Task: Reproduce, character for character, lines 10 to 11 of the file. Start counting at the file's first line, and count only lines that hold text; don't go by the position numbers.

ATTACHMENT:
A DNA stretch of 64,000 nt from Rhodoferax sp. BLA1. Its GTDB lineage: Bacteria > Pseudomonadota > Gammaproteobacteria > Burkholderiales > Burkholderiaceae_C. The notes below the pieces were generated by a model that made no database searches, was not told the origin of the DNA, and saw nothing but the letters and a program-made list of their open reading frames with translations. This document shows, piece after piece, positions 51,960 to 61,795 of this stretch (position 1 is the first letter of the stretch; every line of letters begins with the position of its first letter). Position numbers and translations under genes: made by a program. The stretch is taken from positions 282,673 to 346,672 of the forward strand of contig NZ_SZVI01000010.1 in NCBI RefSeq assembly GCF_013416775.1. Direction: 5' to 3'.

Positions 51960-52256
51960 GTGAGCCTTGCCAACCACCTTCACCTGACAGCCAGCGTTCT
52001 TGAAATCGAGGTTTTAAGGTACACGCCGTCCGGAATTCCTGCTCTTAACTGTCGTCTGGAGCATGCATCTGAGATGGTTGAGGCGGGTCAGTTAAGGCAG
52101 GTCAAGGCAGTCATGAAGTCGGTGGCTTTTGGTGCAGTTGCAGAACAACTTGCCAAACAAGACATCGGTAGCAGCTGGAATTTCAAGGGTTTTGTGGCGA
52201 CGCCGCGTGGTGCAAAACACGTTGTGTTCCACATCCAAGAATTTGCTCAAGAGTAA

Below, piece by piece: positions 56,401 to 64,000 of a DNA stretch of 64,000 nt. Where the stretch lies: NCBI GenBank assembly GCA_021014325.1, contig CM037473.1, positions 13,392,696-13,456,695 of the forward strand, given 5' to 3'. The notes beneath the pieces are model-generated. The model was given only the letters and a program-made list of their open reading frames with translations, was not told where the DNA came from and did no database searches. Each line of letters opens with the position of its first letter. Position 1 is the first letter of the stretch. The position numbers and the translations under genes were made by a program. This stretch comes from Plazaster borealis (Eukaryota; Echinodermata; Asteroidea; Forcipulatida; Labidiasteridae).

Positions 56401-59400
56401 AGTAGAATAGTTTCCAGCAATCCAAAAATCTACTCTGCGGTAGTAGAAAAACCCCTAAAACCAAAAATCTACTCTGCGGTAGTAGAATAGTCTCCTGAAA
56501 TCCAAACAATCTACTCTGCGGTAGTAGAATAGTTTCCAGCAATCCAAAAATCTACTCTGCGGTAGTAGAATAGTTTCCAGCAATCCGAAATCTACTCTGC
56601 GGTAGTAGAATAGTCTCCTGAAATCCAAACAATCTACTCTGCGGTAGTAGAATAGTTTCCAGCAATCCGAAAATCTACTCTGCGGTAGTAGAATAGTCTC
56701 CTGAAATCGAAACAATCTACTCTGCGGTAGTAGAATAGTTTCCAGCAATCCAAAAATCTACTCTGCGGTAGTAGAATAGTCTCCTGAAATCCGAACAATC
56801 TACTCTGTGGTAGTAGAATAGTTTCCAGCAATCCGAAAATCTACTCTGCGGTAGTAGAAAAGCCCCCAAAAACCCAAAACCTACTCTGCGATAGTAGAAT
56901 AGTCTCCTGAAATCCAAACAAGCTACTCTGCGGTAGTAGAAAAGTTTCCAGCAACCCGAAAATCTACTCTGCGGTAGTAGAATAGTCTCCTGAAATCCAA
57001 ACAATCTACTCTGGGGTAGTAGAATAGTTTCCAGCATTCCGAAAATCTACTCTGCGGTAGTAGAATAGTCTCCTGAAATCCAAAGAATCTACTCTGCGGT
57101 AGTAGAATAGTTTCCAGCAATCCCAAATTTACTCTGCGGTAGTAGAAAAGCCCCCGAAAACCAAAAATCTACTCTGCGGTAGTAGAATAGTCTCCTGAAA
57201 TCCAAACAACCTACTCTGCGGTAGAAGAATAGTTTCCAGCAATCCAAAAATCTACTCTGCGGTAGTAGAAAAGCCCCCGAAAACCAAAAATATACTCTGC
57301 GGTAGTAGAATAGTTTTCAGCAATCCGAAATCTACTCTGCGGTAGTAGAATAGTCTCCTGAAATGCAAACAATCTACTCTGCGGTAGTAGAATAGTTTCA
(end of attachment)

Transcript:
56501 TCCAAACAATCTACTCTGCGGTAGTAGAATAGTTTCCAGCAATCCAAAAATCTACTCTGCGGTAGTAGAATAGTTTCCAGCAATCCGAAATCTACTCTGC
56601 GGTAGTAGAATAGTCTCCTGAAATCCAAACAATCTACTCTGCGGTAGTAGAATAGTTTCCAGCAATCCGAAAATCTACTCTGCGGTAGTAGAATAGTCTC